Supervised Visitation and Exchange Keeping Survivors of Domestic Violence and Their Children Safe

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Ending an intimate relationship, particularly when children are involved, is difficult. When the relationship has been affected by domestic violence, risks to the safety of the adult victim and the children compound the difficulties. Despite the risks involved in granting violent parents contact with their children, some courts and legislatures are reluctant to deny parents, even those with a history of violence, such access.

Supervised visitation and exchange centers can play a critical role in reducing the risk that many victims and their children face when leaving an abusive relationship and attempting to safely navigate custody. Creating services that truly mitigate those risks involves a great deal of planning. This guide, written by experts from Vera’s Center on Victimization and Safety, outlines steps to help along this path.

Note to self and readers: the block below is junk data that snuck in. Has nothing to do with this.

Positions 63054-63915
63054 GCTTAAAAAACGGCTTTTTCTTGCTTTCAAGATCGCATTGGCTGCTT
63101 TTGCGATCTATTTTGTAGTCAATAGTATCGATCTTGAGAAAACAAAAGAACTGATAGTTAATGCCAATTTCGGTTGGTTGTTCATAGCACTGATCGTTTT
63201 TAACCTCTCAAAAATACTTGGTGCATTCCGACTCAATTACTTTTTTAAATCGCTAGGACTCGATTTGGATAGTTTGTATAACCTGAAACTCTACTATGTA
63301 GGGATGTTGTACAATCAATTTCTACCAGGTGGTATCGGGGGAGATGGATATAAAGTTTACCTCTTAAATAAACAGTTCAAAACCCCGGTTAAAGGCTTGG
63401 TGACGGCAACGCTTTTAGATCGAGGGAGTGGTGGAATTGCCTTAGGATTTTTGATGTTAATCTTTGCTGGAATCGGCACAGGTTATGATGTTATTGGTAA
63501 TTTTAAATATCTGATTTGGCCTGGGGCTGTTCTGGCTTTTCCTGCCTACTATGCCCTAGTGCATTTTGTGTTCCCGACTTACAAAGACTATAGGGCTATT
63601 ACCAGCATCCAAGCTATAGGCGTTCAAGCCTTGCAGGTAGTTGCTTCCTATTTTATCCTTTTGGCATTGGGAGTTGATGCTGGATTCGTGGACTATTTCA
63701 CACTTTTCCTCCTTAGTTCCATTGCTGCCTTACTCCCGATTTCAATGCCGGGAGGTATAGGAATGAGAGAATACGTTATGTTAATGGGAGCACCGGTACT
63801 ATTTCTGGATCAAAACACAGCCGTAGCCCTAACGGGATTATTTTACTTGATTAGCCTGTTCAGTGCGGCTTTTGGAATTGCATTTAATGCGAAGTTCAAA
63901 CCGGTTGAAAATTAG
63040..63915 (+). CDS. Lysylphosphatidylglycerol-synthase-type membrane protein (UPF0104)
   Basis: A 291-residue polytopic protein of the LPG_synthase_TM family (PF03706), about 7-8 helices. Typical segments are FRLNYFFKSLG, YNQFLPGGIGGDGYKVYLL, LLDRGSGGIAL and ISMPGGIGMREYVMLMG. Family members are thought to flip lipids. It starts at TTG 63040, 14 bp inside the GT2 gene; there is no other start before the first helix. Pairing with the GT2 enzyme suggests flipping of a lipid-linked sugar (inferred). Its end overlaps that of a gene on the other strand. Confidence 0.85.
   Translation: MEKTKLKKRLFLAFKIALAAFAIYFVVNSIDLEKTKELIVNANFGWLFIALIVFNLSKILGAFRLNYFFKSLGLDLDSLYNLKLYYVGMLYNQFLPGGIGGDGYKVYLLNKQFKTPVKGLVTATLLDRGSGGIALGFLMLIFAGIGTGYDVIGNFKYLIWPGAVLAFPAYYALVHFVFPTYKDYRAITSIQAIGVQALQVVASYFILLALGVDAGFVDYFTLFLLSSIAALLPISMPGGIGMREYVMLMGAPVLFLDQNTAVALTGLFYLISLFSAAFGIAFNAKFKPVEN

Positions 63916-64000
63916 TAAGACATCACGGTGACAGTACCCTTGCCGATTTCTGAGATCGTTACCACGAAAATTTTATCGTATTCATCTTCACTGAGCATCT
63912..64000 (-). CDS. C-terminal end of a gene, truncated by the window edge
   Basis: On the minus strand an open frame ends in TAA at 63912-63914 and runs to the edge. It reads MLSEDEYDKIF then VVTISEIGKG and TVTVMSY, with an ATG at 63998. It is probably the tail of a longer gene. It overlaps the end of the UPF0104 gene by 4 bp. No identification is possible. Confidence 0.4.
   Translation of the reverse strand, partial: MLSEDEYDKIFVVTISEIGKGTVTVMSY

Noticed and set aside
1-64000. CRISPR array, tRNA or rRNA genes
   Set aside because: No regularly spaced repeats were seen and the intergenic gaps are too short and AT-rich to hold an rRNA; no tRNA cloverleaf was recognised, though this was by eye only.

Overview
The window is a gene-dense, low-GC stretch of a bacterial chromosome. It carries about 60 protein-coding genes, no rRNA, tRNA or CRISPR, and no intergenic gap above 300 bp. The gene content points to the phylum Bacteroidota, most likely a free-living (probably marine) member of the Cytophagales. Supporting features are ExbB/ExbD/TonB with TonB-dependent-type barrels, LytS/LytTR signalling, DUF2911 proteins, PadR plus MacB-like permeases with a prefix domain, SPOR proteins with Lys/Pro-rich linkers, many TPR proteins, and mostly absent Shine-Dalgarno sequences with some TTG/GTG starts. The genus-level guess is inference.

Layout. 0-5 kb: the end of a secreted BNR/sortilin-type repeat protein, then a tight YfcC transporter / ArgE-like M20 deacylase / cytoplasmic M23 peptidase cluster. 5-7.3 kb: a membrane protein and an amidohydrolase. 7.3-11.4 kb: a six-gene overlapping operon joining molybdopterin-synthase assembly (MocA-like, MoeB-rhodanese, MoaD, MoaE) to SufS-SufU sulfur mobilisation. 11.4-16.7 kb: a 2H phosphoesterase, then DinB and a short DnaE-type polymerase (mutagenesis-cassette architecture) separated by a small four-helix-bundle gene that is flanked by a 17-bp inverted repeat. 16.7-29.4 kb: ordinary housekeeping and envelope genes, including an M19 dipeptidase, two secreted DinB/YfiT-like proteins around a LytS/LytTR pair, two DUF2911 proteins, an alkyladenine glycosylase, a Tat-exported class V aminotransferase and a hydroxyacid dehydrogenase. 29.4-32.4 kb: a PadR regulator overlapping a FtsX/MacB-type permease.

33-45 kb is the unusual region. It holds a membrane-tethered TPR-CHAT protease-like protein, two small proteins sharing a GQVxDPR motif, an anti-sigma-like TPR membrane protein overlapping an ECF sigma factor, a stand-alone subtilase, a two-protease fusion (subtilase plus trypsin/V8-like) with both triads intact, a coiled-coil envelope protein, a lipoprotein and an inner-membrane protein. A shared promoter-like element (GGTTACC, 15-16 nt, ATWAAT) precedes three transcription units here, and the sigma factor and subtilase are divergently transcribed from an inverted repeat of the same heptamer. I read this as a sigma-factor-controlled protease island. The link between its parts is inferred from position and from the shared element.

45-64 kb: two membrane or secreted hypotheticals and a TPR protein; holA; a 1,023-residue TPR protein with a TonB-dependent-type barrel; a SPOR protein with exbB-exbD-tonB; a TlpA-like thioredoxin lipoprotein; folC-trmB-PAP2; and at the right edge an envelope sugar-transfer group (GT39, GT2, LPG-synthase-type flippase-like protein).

Key Takeaway

The guide provides a step-by-step approach to developing visitation and exchange services that are responsive to the safety and other needs of adult and child victims of domestic violence.

Publication Highlights

  • Programs seeking to supervise visitation in domestic violence cases must address a broader range of potential dangers, including the possibility that the very services they provide could become vehicles through which battering parents can continue their abuse.

  • The authors of this guide draw on the experience of Vera’s Center on Victimization and Safety, which has provided training and technical assistance to more than 70 communities to offer visitation and exchange services.

  • This guide uses gendered language when referring to victims and perpetrators of violence. This is intended to reflect research findings, which show that, in the vast majority of heterosexual relationships, it is men who engage in ongoing abusive control of their partners.